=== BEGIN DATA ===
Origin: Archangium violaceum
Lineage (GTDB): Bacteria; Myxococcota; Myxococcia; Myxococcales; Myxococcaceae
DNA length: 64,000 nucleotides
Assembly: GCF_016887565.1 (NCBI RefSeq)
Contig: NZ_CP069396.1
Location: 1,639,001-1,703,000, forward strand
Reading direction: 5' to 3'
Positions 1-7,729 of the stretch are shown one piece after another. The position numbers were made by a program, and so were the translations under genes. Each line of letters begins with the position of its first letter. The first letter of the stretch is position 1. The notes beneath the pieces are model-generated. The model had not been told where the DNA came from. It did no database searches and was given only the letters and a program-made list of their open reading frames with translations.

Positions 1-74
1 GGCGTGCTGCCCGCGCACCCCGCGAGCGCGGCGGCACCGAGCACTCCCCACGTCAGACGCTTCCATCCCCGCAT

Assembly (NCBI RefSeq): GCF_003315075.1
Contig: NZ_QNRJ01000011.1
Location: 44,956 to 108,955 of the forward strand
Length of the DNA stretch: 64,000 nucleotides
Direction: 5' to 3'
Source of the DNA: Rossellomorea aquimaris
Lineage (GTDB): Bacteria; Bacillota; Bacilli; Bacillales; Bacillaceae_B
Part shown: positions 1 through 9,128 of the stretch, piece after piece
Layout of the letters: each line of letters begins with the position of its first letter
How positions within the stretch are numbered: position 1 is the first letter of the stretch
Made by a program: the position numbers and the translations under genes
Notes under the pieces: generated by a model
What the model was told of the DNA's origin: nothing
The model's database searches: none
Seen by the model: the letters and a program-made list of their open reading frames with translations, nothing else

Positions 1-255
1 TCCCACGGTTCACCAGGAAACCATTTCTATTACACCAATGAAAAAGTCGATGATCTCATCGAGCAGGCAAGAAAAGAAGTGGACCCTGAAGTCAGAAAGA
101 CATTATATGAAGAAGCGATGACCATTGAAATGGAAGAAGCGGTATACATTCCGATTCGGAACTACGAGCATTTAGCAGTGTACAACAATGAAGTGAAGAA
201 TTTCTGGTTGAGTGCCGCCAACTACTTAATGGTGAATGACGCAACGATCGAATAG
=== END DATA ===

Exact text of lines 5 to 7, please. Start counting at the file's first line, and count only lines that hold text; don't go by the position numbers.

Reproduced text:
Contig: NZ_CP069396.1
Location: 1,639,001-1,703,000, forward strand
Reading direction: 5' to 3'